The following is taken from Kelly Ettenborough, Arizona’s Sanctuaries, Retreats, and Sacred Places, Big Earth Publishing, 2002, pp. 228-30:
Retreats 92: St. Anthony’s Monastery
The Orthodox Christian monks did not choose the property now home to St. Anthony’s Monastery—it chose them. When the fathers showed up with a real estate agent at the 106-acre parcel south of Florence, they heard bells ringing from the empty desert. They took it as a sign that God had brought them to the right place to create a sanctuary of peace and purpose.
That was in 1995. Today, two churches, four chapels, and guest houses are among the buildings at the monastery. The monks are starting to plant an olive grove and are planning other buildings as the community grows.
St. Anthony, born in the third century, denied everything to follow Christ. The modern monks do the same, praying and working together in the way of the early Christian church. Even in the Arizona desert, the monks wear traditional long, black robes. Solitude, prayer, fasting, exercise, work, and obedience mark the community’s life as it preserves the traditions of the church.
Location: South of Florence.
Description: A Greek Orthodox monastery open for one- to 10-day stays.
How to get there: From AZ 79, go east on Paisano Drive between mileposts 124 and 125. This will be 8 miles south of Florence. Follow Paisano Drive and go left when it dead-ends at unmarked St. Joseph’s Way, which leads to the monastery’s parking lot.
For more than 1,000 years, monasteries have existed at Holy Mount Athos in Greece, and Christians have sought blessings and guidance from such communities. In recent years, the Greek Orthodox Church has begun to establish monasteries in North America, noting that Christians here need the same examples of Christian life and devotion to God. In 1995, five monks [actually 6+: Frs. Paisios, Silouanos, Chrysostomos, Antonios, Ephraim, Arsenios] from Mount Athos’ Holy Monastery of Philotheou began building St. Anthony’s, now the largest Greek Orthodox monastery on the continent.
As a way to share the teachings of the Orthodox Christian Church with a world searching for peace, St. Anthony’s also welcomes visitors, from those who are simply curious to the serious retreatant, or pilgrim. With chapels, fountains, and beautiful grounds, the monastery provides a holy place to spend a day or longer in prayer and quiet, a respite from the world spent in God’s company.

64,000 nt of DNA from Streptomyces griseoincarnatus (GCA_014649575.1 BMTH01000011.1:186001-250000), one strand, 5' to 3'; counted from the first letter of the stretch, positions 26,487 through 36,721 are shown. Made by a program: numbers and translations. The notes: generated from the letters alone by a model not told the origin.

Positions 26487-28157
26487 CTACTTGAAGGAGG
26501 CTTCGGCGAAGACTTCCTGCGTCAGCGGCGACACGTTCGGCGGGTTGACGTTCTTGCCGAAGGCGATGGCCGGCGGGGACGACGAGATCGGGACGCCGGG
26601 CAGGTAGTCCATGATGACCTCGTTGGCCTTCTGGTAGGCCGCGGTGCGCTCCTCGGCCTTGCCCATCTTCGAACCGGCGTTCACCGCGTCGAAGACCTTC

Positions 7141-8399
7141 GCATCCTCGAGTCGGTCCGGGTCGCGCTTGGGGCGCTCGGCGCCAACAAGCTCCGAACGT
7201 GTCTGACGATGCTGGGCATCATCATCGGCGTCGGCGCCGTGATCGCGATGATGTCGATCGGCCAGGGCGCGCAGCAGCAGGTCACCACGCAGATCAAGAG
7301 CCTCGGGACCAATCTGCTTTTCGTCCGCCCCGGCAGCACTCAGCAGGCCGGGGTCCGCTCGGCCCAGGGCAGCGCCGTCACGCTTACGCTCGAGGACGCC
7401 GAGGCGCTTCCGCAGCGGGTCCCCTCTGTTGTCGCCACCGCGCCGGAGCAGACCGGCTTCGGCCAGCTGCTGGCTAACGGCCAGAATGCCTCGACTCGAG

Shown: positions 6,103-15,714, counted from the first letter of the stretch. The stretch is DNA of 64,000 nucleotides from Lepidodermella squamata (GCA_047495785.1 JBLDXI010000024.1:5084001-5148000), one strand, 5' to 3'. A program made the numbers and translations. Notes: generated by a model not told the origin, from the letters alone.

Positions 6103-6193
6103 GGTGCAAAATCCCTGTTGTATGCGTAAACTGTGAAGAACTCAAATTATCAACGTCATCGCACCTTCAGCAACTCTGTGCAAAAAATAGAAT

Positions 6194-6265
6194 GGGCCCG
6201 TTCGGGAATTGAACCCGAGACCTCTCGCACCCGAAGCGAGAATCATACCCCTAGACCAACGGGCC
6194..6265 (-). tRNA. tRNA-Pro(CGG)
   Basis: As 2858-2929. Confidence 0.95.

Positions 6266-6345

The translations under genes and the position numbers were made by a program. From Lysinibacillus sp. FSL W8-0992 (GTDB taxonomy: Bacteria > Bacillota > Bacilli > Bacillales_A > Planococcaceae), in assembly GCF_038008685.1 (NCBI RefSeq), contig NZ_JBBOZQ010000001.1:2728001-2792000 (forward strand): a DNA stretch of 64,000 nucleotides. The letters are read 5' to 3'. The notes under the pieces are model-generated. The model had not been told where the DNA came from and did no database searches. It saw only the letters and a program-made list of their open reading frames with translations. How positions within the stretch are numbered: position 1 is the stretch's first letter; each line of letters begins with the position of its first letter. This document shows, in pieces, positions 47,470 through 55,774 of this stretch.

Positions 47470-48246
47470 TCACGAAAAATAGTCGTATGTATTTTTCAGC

Walkways wind throughout the property, taking you to lovely open-air chapel or past the tall bell tower. The churches have no electricity. Inside, icons and carvings tell the stories of the faith, and beeswax candles and incense scent the air. Along the walls, seats open to create kneeling benches for prayer. During services, you are expected to stand.
Visitors must stop at the bookstore upon arrival. Please respect these holy grounds by dressing modestly. Everyone should wear socks, even with sandals. Men should wear long pants and long-sleeved shirts. Women should wear long skirts that go well below the knees, long-sleeved blouses, and scarves covering their hair; they should avid wearing sheer stockings and skirts with slits. The bookstore has a limited supply of scarves, but visitors should be prepared and come dressed appropriately.
Smoking is strictly forbidden, and parents should closely supervise children at all times. Loud talking and laughing are out of place within the serenity of the grounds. You may take photographs of the grounds, the buildings, and church interiors (except during the services)*, but ask permission before photographing any of the monks or guests.
The best hours to visit the monastery are between 10 a.m. and 4:15 p.m. daily. A monk leads tours and answers questions about Orthodoxy. With advance permission, day visitors are free to attend daily services. The Midnight Hour, Orthros, and Divine Liturgy take place between 3:30 a.m. and 7 a.m. The ninth Hour and Vespers are from 5 p.m. to 6:15 p.m., and change with the celebration of Feast Days.
Only Orthodox Christians may enter the main area of the church during services, according to the Holy Canons of the Orthodox Church. All others may participate from the narthex, the first room upon entering the church. During services, men stand on the right and women on the left. Holy Communion is limited to Orthodox Christians who have prepared with confession and have permission from their spiritual father.